MOUNTAIN VIEW (AP) — Howard University freshman Alanna Walton knew something was different about the professor teaching her introduction to computer science course.
First, there was her name: Professor Sabrina. She was an African American woman, kept office hours until 2 a.m., and had an additional title: Google In Residence.
“It was an awesome class,” said Alanna who has already chosen her major at the Washington D.C.-based university: computer science.
In ongoing efforts to diversify Silicon Valley’s tech sector, Google is embedding engineers at historically Black colleges and universities where they teach, mentor and advise on curriculum.
Today 35 percent of African Americans receiving computer science degrees come from those schools, but they don’t make their way to Silicon Valley’s top tech firms. Google is typical — about 1 percent of its technical staffers are Black.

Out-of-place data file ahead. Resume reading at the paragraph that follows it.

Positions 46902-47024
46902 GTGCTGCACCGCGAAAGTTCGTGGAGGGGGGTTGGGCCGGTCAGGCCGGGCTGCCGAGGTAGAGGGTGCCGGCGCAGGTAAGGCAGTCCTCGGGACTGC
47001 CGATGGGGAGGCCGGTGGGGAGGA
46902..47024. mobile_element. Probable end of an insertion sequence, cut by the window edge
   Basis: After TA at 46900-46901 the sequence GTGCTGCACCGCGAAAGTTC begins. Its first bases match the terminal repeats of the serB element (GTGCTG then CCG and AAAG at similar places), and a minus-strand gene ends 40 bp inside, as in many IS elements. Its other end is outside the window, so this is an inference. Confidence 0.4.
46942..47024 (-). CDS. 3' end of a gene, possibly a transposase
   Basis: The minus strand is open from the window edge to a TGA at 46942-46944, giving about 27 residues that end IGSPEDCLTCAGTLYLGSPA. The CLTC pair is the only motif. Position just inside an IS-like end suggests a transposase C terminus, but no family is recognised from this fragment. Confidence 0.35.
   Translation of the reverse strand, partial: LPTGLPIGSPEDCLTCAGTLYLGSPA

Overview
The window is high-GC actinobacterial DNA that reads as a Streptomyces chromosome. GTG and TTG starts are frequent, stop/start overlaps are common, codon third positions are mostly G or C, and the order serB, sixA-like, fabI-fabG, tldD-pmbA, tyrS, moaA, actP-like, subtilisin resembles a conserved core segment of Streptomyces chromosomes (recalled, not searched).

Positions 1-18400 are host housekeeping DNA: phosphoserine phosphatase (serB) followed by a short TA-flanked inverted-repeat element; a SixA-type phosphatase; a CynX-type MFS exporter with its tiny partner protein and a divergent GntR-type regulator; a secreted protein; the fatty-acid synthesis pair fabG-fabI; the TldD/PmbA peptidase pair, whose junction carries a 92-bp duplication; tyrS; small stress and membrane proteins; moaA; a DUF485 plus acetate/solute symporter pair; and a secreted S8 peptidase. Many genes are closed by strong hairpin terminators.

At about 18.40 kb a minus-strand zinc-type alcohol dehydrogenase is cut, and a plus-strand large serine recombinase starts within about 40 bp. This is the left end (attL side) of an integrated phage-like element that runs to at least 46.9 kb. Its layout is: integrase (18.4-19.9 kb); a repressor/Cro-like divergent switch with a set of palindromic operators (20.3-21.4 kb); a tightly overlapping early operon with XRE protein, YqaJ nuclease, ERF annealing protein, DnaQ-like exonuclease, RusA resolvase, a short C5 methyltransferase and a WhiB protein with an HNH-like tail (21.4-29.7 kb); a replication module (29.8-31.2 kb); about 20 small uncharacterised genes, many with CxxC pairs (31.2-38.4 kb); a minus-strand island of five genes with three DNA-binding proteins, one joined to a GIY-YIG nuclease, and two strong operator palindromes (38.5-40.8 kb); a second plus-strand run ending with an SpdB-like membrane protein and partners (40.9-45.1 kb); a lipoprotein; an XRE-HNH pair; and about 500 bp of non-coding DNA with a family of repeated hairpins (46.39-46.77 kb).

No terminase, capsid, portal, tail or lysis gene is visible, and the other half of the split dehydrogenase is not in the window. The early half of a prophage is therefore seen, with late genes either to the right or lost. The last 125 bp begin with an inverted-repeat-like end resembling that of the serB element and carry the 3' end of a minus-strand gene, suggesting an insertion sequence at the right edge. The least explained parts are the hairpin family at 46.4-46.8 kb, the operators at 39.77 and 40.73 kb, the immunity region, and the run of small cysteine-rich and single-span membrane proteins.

Last year a push by civil rights advocate Jesse Jackson prompted several dozen tech firms to release workforce diversity data which showed under-representation of African Americans, Latinos and women in the field.
In response, businesses, universities and community leaders have launched initiatives aimed at diversifying their ranks, both ethnically and by gender.
Facebook offers “Facebook University,” an internship for low income minority college freshmen interested in computer science. Intel has committed $300 million over the next five years toward diversifying its workforce, while Apple has a $50 million partnership with nonprofits to support women and minority computer science majors.
Google decided to go to the source, sending a handful of software engineers to teach at Howard, Hampton University in Hampton, Virginia, Fisk University in Nashville, and Spelman and Morehouse colleges in Atlanta.
They taught introductory courses, but they also trained students on everything from how to send a professional email to how to make it through a software engineering job interview, which can involve solving time-consuming coding questions at a white board.
This summer, 30 of those students will be Google interns.
By MARTHA MENDOZA